With many similarities with the cuisine of Thailand and some influences of China and Vietnam, the traditional Lao food is a modest sample of the neighbouring countries cuisine. Stand out the noodles and soups, but the grilled are also very popular, but despite the meat is a constant presence, the consumption of fish is not unusual, given the proximity to the Mekong and other rivers that cross the country.
For vegetarians, the options are very slim, not much more than noodles soup. But even if you order without meat, usually the broths are made with chicken or pork all probably you’ll notice the flavour of meat, that can be disguised with the spicy sauces and seasonings alway available.
The noodle soup was a constant presence in my diet during my stay in Laos, where I ate noodles soup at least once a day, often as breakfast.
Both in cities as small villages there are always restaurants that serve only serve noodle soup, changing the quality of the broth and the kind of meat served, but especially the type of noodles that can range from very thin and almost transparent to thicker and consistent strips, but always made from rice flour.
The soup is served with a plate full of raw vegetables such as cabbage, lettuce, green beans, leeks, spring onions, mint, spinach and other vegetables popular in Asian markets but absent from western cuisine. The soups aren’t spicy at all, but sauces like fish, soy, oyster, etc… but chilly can be added in powder, as fresh chilies or as an oily paste, which is often generously laid on the soup and can transform a clear broth in a red soup. Limes in slices are always available on the tables of restaurants, which give a twist of freshness to these soups.
To eat this soup in Laos style, you must use bamboo chopsticks to eat the noodles and other solid ingredients, while the spoon in the left hand is used to eat the broth.
As an alternative to the noodle soup, is also possible to find rice soup, a broth made with overcooked rice which are added a bit of spring onions, soy sprouts and small pieces of meat. This option can only be found in the morning as it just eaten as breakfast with a glass of green tea.
Very popular is the lap, a dish that can be with meat or fish, usually very spicy, prepared with lots of mint leaves and chilies, which is generally eaten with hands with the help of stick-rice, a very glutinous type of rice, dominant in Laos.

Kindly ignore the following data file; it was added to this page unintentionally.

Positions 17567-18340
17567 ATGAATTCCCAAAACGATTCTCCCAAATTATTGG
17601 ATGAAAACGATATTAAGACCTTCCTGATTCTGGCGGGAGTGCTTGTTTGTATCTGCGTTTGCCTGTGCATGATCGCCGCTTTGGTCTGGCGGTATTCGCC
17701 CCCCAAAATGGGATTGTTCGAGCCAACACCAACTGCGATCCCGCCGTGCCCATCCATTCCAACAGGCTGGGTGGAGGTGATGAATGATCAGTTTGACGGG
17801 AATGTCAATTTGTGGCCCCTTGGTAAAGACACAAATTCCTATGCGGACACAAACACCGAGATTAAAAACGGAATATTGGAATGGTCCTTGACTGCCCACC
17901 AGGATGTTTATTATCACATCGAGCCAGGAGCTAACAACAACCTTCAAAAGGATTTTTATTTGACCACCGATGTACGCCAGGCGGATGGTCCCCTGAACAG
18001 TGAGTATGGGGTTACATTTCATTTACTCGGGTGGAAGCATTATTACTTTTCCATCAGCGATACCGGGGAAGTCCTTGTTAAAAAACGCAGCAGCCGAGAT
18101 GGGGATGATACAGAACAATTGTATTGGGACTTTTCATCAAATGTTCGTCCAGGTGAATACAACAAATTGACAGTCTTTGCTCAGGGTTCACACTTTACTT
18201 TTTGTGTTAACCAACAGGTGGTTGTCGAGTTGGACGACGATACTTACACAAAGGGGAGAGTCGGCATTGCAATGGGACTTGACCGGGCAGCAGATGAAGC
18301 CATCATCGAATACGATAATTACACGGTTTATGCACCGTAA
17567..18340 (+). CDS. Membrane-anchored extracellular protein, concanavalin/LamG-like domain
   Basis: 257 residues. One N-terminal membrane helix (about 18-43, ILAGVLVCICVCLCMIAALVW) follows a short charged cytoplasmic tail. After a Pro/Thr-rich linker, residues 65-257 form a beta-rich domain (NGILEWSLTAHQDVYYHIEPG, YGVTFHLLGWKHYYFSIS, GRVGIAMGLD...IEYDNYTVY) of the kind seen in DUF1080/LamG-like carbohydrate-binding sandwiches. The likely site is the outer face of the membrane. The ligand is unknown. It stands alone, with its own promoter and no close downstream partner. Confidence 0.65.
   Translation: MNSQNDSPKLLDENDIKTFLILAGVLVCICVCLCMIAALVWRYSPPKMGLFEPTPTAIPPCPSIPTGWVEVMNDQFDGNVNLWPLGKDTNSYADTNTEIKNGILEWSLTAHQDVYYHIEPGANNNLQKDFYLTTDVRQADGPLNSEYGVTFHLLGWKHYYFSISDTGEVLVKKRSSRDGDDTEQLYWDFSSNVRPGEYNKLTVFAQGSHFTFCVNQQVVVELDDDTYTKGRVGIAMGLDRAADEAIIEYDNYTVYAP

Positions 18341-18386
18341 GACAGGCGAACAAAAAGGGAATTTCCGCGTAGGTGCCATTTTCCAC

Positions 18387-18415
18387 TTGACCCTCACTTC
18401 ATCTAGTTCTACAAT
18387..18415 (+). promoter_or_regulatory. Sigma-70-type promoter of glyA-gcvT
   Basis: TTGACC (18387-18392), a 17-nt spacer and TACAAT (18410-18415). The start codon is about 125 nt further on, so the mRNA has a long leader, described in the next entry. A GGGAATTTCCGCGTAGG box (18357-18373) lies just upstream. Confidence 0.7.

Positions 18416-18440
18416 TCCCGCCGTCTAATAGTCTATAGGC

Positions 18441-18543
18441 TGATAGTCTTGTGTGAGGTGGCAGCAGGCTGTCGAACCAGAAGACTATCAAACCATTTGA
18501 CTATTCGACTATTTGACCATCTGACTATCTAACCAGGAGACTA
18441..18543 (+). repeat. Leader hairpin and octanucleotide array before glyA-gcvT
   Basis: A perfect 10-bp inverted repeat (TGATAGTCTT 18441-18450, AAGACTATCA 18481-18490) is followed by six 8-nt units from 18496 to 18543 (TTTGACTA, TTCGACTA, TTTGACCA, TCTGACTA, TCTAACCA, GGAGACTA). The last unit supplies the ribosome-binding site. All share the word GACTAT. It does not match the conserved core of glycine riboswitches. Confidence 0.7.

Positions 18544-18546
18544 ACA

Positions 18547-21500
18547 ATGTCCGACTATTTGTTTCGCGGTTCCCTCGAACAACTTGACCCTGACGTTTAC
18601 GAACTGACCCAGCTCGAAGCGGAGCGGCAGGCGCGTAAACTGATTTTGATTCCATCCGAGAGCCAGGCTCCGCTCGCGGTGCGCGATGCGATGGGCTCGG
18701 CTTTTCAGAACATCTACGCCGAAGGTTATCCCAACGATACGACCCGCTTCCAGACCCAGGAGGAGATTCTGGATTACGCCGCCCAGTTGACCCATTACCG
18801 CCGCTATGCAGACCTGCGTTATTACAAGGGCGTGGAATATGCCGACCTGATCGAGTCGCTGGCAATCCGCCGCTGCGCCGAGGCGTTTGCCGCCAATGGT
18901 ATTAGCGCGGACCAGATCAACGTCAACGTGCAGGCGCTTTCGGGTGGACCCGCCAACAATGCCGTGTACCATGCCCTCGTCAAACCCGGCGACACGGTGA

Besides the noodle soup, you can find easily fried rice and fried noodles. Curries are also part of Laos gastronomy but simple and less sophisticated versions of the ones served in Thailand.
Is visible a greater diversity in the food served in the North of the country, a more wet and fertile area, compared to southern regions, where the climate is dryer and supply are more limited, except the rice that dominates the landscape in the south flat areas.
About sweets, there is little to say because the desserts are not part of the menu of typical restaurants in Laos, being very rare to find some pastry out of the tourist areas. However, as also in Thailand, the rotis are very popular, and can be found in street stalls, that show up after the sun set along the city street. The rotis are a kind of pancake, made from a very thin dough, stuffed with banana, chocolate or egg, fried bit a bit of oil, and drizzled with condensed milk in the end, for extra sweetness.
This roti business is very popular and dominated almost exclusively by Indians, many from Chennai, as this area the roti, in a plain style, are usually eaten with the meal. This Indian community provides also restaurants where is possible to find the traditional Indian dishes for those already tired of some monotony of Lao cuisine.
The so-called Lao Coffee is a constant presence throughout the country, usually served in the morning on the street stalls. But it can also be found in the more sophisticated cafes in touristic and cosmopolitan areas of Luang Prabang and Vientiane, side by side with French bakery.
The Lao coffee is prepared in a very characteristic way: there’s a metal pot, which always keeps in the heat with boiling water, from where the water is removed with a ladle and poured into a jug, passing through a conical filter cloth, containing the coffee powder. From the jug it’s poured into small glasses, passing again through the coffee filter, to make ti stronger. In the end is usually added condensed milk, or sugar with milk powdered. The coffee that remains in the filter is used more than once, serving to prepare several coffees. It can also be drunk plain without dairy or sweeteners, and this is the best way to appreciate the dense and thick texture of this coffee that have an unexpectedly soft taste and somewhat light bitter flavor.
The price of a Lao Coffee is from 4,000 to 5,000 kips, and is often served accompanied by a kind of bread made in the of fried dough, and sometimes is also serve with a glass of tea… yes, the tea is served even with the coffee and is offered for free.
The French presence is visible in the bread, especially the baguettes, which are sold on the streets and bus terminals, consume as a meal or as a snack between meals, stuffed with not-identify paste, spicy sauces, meat (usually pork or processed meat) and vegetables. They are a popular option for a meal in the long and endless bus trips, due to be easy to take away and to the low price around 7,000 10,000 kips, less than 1 euro.
In tourist areas, it is possible to find restaurants with a wide range of Western food, but with much higher prices than traditional food found in the simple and modest restaurants frequented by locals, where you can have a meal for 10,000 kip, about 1 €.
In terms of snacks the Lao coisine doesn’t offer many choice, being basically rice cakes, that can be sweet or salted. The sweat ones are made from puff rice, and the salted version is made with cooked rice, mix with egg that is grill with the shape of a small pancake.